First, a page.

The Pokémon phenomenon has firmly established collectibility as a highly effective hook for engaging kid consumers, and Cartoon Network and San Francisco-based video game publisher BAM! (Bay Area Media) Entertainment are putting that tool to work this month with the launch of a really creative three-month Powerpuff Girls Game Boy push.
Three titles, each featuring a different Powerpuff Girl, are slated to roll out on a monthly basis; first out of the gate will be Bad Mojo Jojo on November 1, followed by Paint the Townsville Green on December 1 and Battle Him on January 1. What makes the games unique is that each title features 36 different hidden collectible trading cards and power-up elements that can only be accessed with special passwords.
BAM! has cleverly used this element to entice retailers to participate in an extensive in-store promo for the games by giving them exclusive access to certain codes. Thus gamers looking to excel at the Powerpuff titles are driven into the stores to snag the passwords for power-enhancing features. According to Joe Morici, VP of sales at BAM!, kid and electronic retail biggies like Toys `R’ Us, Sears, Target, Babbages and Circuit City have signed on to erect a Powerpuff Headquarters display that features the games, the codes and, eventually, a section for other Powerpuff Girls licensed merch. By virtue of the games’ release schedule, says Morici, retailers will have to keep these displays up for a full three months as each new title will have a different set of codes.
BAM! will use Cartoon Network to get the word out with a series of 23-second spots explaining the retail password system. A 30-second spot has also been produced to run at the beginning of a Powerpuff Girls episode video, a million copies of which will hit shelves this month ‘We’ll drive consumers to the stores with our TV and home video ads, and hopefully they’ll end up buying the next game once they’re there,’ says Morici. Cartoon will also have access to six codes for each title, which it will disperse to viewers on-air and on-line.
If the promo model lives up to its potential, Morici says BAM! will likely revisit it for next year’s additions to the Powerpuff Girls interactive portfolio-titles for PlayStation, N64 and the new Game Boy Advance system.
Cartoon Network is launching a similar campaign to attract kids to a new community area called Cartoon Orbit, which soft-launched late last month on the CartoonNetwork.com website. The hub will use a point system to let kids earn collectible and tradable icons called c-Toons, some of which will be produced in small enough numbers to breed the kind of scarcity that drives collectibility. Each kid that signs up will receive a chunk of initial points and a web page they can personalize with their c-Toons and various Cartoon Network show-based backscreens. Community interaction is encouraged as additional points are rewarded for each visitor your page gets, as well as for the number of pages you check out. According to Sam Register, VP and creative director of Cartoon Network Online, Orbit will house any new community-building technology that comes up in the future, including 3-D avatar-based virtual environments and multiplayer games.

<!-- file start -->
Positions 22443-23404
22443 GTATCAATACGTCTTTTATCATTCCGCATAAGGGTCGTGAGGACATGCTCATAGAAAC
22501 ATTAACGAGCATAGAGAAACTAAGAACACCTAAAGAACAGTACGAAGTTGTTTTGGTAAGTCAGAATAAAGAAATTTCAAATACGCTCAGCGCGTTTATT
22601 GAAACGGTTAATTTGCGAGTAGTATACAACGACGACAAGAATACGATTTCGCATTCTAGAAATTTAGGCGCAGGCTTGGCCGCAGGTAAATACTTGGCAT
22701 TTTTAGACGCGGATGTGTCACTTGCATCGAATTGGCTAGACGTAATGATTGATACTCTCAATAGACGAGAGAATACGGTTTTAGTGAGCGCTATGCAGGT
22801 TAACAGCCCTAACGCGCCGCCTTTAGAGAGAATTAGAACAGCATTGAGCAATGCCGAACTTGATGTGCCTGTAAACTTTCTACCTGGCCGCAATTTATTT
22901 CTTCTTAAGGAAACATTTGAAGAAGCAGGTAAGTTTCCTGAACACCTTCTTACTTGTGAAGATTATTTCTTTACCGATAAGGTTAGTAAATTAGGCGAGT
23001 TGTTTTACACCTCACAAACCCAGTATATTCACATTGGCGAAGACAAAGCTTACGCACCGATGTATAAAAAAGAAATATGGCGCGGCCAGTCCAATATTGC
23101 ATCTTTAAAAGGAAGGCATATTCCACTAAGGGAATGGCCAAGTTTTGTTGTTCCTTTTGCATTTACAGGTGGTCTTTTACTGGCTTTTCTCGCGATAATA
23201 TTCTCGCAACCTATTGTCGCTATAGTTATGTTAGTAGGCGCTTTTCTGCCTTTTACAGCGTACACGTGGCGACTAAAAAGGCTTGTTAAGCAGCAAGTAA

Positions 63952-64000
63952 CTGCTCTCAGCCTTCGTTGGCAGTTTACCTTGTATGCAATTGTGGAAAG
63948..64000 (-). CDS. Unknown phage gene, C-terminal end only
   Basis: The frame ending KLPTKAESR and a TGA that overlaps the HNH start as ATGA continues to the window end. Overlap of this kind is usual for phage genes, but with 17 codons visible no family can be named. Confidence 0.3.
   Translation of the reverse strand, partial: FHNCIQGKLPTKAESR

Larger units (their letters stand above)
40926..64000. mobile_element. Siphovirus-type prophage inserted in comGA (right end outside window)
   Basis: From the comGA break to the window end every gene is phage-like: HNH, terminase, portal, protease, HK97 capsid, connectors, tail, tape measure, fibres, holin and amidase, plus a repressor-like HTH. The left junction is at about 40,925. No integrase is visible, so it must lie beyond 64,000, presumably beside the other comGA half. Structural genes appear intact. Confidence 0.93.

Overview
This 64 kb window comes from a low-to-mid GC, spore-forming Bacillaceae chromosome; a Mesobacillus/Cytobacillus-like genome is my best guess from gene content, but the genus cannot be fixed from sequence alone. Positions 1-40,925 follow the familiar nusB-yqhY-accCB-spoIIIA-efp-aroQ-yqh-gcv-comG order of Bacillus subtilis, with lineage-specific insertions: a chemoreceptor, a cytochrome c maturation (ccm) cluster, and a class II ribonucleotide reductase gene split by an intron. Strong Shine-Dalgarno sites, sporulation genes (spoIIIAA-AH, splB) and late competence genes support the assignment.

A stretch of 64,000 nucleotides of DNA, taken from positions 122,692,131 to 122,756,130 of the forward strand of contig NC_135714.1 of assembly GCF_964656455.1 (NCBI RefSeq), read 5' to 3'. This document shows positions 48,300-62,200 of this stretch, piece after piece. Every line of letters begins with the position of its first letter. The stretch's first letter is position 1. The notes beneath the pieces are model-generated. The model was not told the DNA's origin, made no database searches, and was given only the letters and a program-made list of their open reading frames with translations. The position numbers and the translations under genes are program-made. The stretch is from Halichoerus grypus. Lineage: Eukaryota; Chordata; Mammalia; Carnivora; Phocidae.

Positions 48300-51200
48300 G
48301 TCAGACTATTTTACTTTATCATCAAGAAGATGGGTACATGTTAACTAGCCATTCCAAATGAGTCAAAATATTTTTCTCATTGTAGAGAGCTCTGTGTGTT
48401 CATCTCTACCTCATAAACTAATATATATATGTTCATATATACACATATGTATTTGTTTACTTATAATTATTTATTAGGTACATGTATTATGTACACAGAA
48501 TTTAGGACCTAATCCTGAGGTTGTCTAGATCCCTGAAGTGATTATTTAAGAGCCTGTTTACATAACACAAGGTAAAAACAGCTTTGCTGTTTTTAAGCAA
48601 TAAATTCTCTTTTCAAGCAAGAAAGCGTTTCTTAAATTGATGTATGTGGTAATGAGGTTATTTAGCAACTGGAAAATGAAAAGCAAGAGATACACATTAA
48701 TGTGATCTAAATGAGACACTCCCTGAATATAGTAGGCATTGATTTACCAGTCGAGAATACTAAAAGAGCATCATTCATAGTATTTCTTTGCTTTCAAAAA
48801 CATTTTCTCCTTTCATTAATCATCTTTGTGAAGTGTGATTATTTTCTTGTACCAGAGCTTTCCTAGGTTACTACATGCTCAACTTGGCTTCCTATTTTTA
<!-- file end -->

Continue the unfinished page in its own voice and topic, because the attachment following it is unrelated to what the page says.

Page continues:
Register adds that the c-Toon initiative will eventually be converted from a point- to cash-based financial model, and says the Network is also looking to ink some advertising partnership deals for Cartoon Orbit by Q1 2001. Increased traffic for their own websites could entice other companies to come on-board, as Cartoon is setting up an initiative called Orbit Outpost whereby kids will be charged with grabbing c-Toons from ad partner websites.
Borrowing from the Powerpuff Game Boy promo, Orbit will also be implementing a similar code system to shell out new c-Toons via off-line media. One hypothetical example that Register poses centers around building hype for a new Batman episode. The Network could broadcast a code that accesses a limited number of new Batman c-Toons, and the first 500 kids to get to Orbit with the code would score the c-Toon. It’s all about exploiting as many outlets as possible, according to Register. ‘Imagine that Cartoon Orbit is an island. We can’t just hope that people will come of their own initiative and hang out on the island. We need to go fishing off the island with c-Toons as bait. We can throw out c-Toons to TV, to print ads, to backs of cereal boxes and it will drive kids to the website.’
A national on-air and on-line ad campaign will introduce Orbit next spring, after initial launch bugs have been ironed out.